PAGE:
The Rewards (and Risks) of Stabilizing a Lathe

photo of the john lucas lathe in a woodworking shop

Photos by Multiple Sources

To fortify or not fortify my lathe: that is the question I often ponder. At one point or another most woodturners will push their lathe a bit, causing the lathe to shimmy and shake. When this happens, it not only raises safety concerns, but it also indicates that the lathe is under a good deal of stress that could potentially accelerate wear. There are varying opinions on how to best remedy this:

Add Weight

Many turners will add mass, such as bags of sand, to the lathe to provide some additional resistance to vibration. Most modern wood lathes provide some accommodation for this, like a location in the frame where a shelf can be placed to position some incremental ballast.

Bolt It to the Floor

Some turners take a more extreme approach and actually bolt their lathe down to the shop floor, delivering maximum stabilization if done properly.

No Fortification? Slow Down or Turn Something Else

Some woodturners believe their lathe is structurally designed to handle a specific load, and that any enhancement that allows the machine to spin additional mass is likely to place stress on the lathe that will accelerate its wear.

I believe there is no simple one-size-fits-all answer to the question of whether or not to fortify. All lathes are designed differently and can handle different loads. This inherently means there is no universal law about how much additional weight can be added, even as a percentage of overall lathe weight.

As a general rule, I operate my lathe without any additional weight. But on a couple occasions, when I was turning something that was at the upper limits of the lathe’s capacity, I added some weight. It definitely helped to stabilize the machine, particularly during the roughing stages.

Weight added to the bottom shelf helped a little. When I moved it up and set it on the bed itself, it helped a lot more. So I understand the benefits, but when I do this it makes me wonder about the additional strain that it would place on the lathe itself.

Experts Weigh In

Should the lathe’s shake and shimmy act as a governor, telling me I’m beyond the lathe’s capabilities? Or is it telling me to take action and stabilize the machine? That led me on a discovery quest to get perspectives from some serious wood turners, as well as lathe manufacturers.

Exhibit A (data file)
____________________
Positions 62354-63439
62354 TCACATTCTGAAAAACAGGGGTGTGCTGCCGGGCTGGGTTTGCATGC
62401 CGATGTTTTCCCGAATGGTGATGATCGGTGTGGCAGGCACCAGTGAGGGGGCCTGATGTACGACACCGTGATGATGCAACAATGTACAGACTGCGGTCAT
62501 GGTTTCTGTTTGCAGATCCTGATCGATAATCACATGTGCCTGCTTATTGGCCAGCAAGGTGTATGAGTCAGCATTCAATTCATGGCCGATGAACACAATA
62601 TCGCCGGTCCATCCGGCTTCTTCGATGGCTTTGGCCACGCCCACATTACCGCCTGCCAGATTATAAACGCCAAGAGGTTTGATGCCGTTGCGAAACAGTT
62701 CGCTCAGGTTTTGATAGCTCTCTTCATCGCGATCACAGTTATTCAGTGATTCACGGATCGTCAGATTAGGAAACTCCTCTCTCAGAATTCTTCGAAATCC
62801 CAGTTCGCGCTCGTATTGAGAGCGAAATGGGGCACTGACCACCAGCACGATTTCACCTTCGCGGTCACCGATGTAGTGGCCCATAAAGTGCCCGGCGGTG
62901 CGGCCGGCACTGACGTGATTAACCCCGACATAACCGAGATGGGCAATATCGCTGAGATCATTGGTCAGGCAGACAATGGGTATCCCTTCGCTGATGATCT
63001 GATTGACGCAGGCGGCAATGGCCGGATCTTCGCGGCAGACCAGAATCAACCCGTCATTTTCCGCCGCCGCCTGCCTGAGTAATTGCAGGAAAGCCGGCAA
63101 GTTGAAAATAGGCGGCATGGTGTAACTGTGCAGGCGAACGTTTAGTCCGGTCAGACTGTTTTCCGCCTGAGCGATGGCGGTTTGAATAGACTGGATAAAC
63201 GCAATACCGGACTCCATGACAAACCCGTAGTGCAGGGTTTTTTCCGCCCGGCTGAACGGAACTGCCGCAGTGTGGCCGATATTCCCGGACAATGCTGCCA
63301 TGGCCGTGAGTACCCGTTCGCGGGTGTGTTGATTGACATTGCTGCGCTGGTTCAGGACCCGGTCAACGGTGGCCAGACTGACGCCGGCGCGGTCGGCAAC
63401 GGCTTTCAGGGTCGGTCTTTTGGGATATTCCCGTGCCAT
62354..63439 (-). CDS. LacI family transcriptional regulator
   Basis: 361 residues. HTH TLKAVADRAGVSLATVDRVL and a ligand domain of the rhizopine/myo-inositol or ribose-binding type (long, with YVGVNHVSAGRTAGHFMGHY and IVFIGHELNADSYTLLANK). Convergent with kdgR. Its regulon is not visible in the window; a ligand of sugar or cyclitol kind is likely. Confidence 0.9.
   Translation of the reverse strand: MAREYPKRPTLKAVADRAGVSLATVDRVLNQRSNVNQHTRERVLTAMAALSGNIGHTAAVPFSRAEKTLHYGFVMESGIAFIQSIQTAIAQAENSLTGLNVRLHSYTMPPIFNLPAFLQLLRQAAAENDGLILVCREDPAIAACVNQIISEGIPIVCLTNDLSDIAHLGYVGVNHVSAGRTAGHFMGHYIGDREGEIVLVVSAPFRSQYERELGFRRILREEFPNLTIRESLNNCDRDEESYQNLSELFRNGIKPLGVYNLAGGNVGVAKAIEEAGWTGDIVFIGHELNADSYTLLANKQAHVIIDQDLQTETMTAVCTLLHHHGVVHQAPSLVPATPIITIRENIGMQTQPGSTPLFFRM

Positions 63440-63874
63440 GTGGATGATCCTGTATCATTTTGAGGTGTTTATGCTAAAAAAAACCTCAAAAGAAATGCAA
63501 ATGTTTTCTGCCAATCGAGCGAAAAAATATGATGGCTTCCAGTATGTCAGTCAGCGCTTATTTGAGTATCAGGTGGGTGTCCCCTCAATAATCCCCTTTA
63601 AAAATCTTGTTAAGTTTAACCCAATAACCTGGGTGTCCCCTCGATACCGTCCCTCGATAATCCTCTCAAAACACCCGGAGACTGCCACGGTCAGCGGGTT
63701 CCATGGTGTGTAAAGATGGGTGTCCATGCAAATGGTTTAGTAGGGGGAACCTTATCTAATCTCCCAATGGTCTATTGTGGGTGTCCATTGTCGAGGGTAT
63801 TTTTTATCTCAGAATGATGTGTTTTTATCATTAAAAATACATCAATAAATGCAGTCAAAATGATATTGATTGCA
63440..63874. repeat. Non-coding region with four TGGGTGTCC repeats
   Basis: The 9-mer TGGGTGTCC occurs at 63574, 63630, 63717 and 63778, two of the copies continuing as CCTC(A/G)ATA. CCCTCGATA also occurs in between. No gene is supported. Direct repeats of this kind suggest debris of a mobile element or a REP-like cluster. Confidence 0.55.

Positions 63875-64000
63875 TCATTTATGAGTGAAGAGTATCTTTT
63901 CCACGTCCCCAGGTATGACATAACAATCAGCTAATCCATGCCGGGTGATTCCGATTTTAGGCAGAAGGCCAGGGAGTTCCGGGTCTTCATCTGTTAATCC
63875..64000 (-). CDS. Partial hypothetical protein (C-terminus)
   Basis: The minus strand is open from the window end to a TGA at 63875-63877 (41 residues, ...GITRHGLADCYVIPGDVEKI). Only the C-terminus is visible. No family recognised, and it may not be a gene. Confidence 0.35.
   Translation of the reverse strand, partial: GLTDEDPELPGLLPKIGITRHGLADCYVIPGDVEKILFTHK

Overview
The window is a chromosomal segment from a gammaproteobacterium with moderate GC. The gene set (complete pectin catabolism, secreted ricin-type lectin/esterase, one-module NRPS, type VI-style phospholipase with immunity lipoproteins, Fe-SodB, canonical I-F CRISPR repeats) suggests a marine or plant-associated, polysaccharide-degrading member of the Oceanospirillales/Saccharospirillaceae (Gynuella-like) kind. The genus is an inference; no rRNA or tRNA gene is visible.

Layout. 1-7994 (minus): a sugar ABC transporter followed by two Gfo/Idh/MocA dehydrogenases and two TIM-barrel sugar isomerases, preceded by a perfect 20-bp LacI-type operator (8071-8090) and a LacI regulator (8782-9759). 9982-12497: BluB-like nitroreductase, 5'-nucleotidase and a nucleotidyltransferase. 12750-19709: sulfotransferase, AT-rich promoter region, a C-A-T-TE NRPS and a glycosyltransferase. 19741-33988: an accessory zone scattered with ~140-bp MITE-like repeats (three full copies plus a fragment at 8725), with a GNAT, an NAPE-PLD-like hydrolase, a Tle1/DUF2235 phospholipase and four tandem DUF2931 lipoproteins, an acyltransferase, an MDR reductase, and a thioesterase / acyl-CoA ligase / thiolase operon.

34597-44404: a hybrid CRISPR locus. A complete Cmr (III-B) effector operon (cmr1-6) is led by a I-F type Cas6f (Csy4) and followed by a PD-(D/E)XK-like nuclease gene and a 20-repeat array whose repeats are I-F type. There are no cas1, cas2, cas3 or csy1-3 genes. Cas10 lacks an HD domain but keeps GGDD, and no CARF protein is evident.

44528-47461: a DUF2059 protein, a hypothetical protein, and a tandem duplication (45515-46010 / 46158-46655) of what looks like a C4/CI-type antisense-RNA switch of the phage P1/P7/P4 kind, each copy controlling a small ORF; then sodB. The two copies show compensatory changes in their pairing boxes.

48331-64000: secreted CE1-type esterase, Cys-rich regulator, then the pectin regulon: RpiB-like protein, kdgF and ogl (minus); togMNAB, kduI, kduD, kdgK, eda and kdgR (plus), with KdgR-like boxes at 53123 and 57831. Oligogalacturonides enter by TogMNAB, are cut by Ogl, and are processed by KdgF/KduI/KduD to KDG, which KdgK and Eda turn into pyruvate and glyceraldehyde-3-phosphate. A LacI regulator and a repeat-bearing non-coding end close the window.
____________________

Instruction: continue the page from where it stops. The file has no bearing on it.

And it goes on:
image of a wooden bowl being made

Professional bowl turner Mark Stinson is known for turning massive 20” bowls (Ambrosia maple shown above) and avoids adding weight to his lathe.

“I think I have a different view on this topic than many,” he says. “While I agree that adding weight can help, I’m not convinced it’s a good idea. A lathe’s organic weight is based upon its construction. Thinner stock, possibly smaller spindle and bearings. So, if you force a lathe to remain more stable than it wants to be for the task, I believe, you risk stressing the integrity of the machine. This is only a theory of mine. But if you take a lathe that weighs 800# and a lathe the weighs 400#, adding 400# to the lighter lathe doesn’t make it as robust and durable as a lathe that weighs that total mass organically. You can bolt the thing to the core of the earth, but you may still be stressing the welds, spindle, bearings, bed, etc., and it will not eliminate the vibration that can occur between the bed and the sliding headstock, or the bed and the banjo.”

Avid wood turner John Lucas built a box for his Powermatic lathe that holds 250 pounds of pea gravel (pictured at the top of the article).

“I have always added ballast to my lathes,” he says. “I put the weight as low as I can. This setup works pretty well but then I don’t turn a lot of big stuff. I turn a fair amount of smaller out of balance or off-center pieces and it helps quite a bit. I have every confidence that I’m operating within the lathe’s natural limitations, and that the added ballast simply stabilizes the tool and provides me with a better turning experience.”